Is the Electoral College reactionary? Well, it was created to
insulate the election of the president from the rabble public
via a layer of electors who would be properly civilized and wealthy.
But that was a long time ago, and now the electors are overwhelmingly
bound by a direct vote for the candidates. On the other hand,
because the electoral votes allotted to a state are one for each
Representative and Senator, the number of electors for small states
is even now disproportionately high compared to its population.
This is a real problem that warrants getting rid of the whole
Electoral College system, or at least changing the votes apportioned
to each state. For example, if each state had only as many electoral
votes as it had Representatives-that is, if its number of electoral
votes were proportional to its population- Gore would have won
the Electoral College even without winning Florida.
What is perhaps more interesting, is that the Electoral College
causes campaign efforts to be poured into close swing states and
away from large states in one camp or the other. If the vote was
just one-person one-vote and the most votes wins, election strategy
would focus overwhelmingly on the most populated areas without
regard for differentials in them.
So the bottom line is that getting rid of the Electoral college
would remove an elitist (but barely operational) firewall between
the voters and the candidates, would eliminate the disproportionate
overvaluing of the populations of small states, and would significantly
impact how campaigns are run. On the other hand, eliminating the
Electoral College wouldn't enlarge the public's sense of involvement
or participation, much less its capacity to affect results, nor
would it significantly aid progressive and left aspirations. The
Electoral College is important mostly because worries about it
open the door to considering other reforms. So once the door is
open to election reform, what other reforms should we work for?
(1) Instant Run-off Voting. Under instant runoff voting, voters
rank candidates in order of preference. You could vote Nader/Gore/Bush,
or any other pattern that represents your true preferences. Ballots
are counted in a series of rounds. If a candidate wins a majority
of first choices right off, then that candidate immediately wins.
If no candidate receives a majority of first choices right off,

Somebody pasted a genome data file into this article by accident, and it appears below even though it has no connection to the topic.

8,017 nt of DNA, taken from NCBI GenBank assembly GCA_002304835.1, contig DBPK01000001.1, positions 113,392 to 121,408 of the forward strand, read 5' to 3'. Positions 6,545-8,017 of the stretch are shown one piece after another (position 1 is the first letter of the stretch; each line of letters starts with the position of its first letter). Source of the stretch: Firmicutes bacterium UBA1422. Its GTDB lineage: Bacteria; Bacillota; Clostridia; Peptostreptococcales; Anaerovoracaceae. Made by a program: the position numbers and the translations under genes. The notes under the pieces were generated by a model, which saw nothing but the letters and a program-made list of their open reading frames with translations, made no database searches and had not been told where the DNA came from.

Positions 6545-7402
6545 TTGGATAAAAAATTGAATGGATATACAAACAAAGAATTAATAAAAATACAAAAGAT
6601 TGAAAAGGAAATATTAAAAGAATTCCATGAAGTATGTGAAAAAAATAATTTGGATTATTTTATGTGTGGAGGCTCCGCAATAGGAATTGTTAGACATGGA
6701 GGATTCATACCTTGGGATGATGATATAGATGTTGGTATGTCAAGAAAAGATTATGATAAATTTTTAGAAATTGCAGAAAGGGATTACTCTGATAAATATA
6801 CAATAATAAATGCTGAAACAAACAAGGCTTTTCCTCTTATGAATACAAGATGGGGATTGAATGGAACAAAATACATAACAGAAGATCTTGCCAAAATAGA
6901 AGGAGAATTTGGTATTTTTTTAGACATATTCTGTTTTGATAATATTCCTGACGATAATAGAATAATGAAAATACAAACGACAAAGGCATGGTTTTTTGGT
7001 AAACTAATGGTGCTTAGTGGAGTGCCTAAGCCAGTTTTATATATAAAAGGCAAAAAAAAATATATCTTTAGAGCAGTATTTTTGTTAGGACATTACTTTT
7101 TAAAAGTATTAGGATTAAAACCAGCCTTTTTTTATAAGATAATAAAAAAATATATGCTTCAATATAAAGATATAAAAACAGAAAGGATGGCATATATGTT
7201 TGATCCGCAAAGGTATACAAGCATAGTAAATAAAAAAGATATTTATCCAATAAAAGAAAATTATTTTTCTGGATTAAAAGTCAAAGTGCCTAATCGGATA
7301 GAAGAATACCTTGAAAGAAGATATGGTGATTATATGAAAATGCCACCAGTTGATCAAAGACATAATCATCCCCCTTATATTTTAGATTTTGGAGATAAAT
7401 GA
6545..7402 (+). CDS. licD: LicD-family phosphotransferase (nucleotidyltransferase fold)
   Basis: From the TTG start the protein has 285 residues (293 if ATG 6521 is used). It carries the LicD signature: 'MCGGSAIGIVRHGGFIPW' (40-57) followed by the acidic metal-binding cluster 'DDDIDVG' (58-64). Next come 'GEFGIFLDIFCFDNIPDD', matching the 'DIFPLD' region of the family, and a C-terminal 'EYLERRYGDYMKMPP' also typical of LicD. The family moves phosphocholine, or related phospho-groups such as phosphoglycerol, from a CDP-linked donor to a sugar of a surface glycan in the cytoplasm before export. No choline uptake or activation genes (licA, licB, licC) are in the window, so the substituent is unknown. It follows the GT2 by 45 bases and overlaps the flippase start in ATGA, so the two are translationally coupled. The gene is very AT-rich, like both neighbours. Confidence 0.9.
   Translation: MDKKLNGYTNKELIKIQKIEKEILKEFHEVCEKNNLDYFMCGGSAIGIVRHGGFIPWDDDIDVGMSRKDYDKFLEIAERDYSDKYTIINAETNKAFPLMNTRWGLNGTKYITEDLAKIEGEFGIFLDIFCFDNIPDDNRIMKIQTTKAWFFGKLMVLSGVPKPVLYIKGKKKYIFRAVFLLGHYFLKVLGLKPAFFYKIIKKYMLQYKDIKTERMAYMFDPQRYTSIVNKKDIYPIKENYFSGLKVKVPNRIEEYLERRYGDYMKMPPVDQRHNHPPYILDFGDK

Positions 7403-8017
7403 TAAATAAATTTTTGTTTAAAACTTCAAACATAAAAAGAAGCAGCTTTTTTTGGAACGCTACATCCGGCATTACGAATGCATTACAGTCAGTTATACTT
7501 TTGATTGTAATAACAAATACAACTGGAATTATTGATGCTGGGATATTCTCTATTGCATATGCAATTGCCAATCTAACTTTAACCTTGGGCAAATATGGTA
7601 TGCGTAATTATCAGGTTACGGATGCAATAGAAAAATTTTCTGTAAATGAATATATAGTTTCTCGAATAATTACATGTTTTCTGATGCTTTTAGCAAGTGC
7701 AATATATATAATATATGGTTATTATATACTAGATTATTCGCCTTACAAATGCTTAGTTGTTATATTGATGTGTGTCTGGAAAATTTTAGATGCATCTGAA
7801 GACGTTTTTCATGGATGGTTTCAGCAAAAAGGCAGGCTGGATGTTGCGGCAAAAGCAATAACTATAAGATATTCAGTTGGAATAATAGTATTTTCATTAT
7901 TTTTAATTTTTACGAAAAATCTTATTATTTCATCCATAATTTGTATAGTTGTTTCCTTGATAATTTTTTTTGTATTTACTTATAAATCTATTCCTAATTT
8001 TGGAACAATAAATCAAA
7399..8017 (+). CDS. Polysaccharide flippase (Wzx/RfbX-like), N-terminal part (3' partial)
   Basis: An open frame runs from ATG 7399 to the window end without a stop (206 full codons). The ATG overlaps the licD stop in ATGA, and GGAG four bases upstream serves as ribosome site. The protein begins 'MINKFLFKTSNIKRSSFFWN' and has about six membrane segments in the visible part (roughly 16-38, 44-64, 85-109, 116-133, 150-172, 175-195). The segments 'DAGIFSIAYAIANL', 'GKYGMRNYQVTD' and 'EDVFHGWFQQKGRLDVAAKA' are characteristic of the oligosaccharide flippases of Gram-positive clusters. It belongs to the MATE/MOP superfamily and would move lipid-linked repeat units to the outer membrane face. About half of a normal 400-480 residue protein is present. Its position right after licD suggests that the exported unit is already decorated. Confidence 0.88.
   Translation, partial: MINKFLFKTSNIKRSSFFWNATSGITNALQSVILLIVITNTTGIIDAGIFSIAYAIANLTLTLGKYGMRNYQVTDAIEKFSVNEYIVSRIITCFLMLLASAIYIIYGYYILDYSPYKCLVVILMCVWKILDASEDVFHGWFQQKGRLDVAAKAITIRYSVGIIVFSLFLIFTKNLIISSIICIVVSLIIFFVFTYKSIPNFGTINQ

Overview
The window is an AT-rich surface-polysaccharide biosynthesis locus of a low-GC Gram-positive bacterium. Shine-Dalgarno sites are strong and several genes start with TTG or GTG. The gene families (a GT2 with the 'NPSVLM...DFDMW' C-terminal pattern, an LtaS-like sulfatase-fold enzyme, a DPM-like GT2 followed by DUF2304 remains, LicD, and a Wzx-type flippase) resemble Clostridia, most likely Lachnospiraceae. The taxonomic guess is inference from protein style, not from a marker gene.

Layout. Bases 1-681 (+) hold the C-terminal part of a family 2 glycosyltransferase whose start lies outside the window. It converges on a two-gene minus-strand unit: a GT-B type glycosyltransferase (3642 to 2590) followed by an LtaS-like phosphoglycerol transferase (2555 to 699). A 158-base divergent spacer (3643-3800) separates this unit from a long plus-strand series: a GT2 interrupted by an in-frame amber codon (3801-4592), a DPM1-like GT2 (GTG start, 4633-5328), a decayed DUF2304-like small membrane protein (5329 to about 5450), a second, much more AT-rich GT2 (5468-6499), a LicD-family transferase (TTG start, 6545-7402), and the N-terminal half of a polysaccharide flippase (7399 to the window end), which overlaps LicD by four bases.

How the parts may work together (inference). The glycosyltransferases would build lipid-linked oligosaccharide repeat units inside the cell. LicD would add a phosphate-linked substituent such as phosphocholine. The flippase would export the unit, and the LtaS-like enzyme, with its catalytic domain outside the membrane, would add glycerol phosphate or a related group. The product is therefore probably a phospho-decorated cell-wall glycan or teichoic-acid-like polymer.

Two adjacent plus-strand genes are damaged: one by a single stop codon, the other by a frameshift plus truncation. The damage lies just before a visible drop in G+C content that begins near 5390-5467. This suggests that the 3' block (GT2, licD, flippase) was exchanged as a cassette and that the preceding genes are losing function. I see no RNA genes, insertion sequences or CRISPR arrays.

then the last-place candidate is eliminated. On his or her ballots,
second choices are distributed among the remaining candidates.
If that fails to produce a winner, eliminating last-place candidates
and recounting continues until someone goes over 50 percent. In
this way, the lesser evil phenomenon is minimized. In Election
2000, for example, after the first count, Pat Buchanan, who came
in last, would have his second place votes distributed upward.
Even if all those votes went to Bush, this would not put Bush
over the top. Next, Nader's second place votes, as well as any
votes he received from Buchanan supporters, would be distributed
among remaining candidates. This would win for Gore. Even if Nader
had gotten 20 percent of first place votes, supposing those voters
had all placed Gore second, Gore would still be the winner.
(2) Proportional Representation. Nearly all elections in the
United States are based on the winner-take-all principle. As a
result, voters for the candidate who receives the most votes win
representation, but voters for the other candidates win nothing.
Proportional representation (PR) guarantees that any group of
like-minded voters can win legislative seats in proportion to
its share of the popular vote. With winner-take-all, 100 percent
of the representation goes to a 50.1 percent majority. With proportional
representation voters in a minority win their fair share of representation.
All the many possible variants of proportional representation
promote more accurate input from the spectrum of political opinion
in a given electorate, than our current winner take all approach.
(3) Campaign Financing. Everyone knows that having a system
in which only the rich can win is a disaster for anything but
the interests of the rich. It isn't just that only folks with
access to money can win. Nor that only parties with means can
win. It is also that incumbents incessantly raise money, becoming
beholden to those who give it to them. An interesting alternative
might be federal funding of all elections, with a special tax
on corporations to foot the bill.
Roughly 2.5 million people voted for Nader/LaDuke. Perhaps
another 2.5 million would have liked to. Plausibly, another 5
million or more were interested and thinking, "well, maybe."
This is a lot of people. How should we retain their interest,
enlist their energies, inspire their hopes, and fuel their aspirations?
This already receptive audience is large enough to generate more
money than federal funding would have. It is large enough to do
more effective outreach than the mass media. One approach to eliciting
lasting involvement is to form a shadow government (see Z November)
and create a continuous arena for participation, creativity, learning,
and struggle. Whether with this approach or some other, the measure
of the Nader campaign will be whether it creates a clear and powerful
way forward that unites diverse constituencies and single-issue
movements, that promotes creative and even joyous participation,
that produces powerful political priorities, and links to local
grassroots organizing, with the national effort helping local
efforts and being helped by them. There is a real opportunity
in the land. The task is to grab it.